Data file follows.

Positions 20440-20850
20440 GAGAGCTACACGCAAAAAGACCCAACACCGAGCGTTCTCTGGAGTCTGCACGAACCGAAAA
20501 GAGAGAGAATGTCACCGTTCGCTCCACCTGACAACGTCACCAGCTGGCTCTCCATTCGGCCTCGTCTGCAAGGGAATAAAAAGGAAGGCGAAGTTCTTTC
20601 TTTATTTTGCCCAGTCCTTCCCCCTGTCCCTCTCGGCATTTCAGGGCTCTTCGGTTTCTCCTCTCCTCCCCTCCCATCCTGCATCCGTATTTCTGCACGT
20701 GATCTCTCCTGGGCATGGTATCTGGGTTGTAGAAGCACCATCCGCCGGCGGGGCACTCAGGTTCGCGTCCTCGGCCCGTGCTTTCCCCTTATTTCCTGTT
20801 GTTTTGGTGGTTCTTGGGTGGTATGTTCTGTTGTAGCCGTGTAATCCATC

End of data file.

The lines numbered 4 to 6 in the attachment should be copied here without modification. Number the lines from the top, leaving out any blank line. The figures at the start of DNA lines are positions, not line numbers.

20601 TTTATTTTGCCCAGTCCTTCCCCCTGTCCCTCTCGGCATTTCAGGGCTCTTCGGTTTCTCCTCTCCTCCCCTCCCATCCTGCATCCGTATTTCTGCACGT
20701 GATCTCTCCTGGGCATGGTATCTGGGTTGTAGAAGCACCATCCGCCGGCGGGGCACTCAGGTTCGCGTCCTCGGCCCGTGCTTTCCCCTTATTTCCTGTT
20801 GTTTTGGTGGTTCTTGGGTGGTATGTTCTGTTGTAGCCGTGTAATCCATC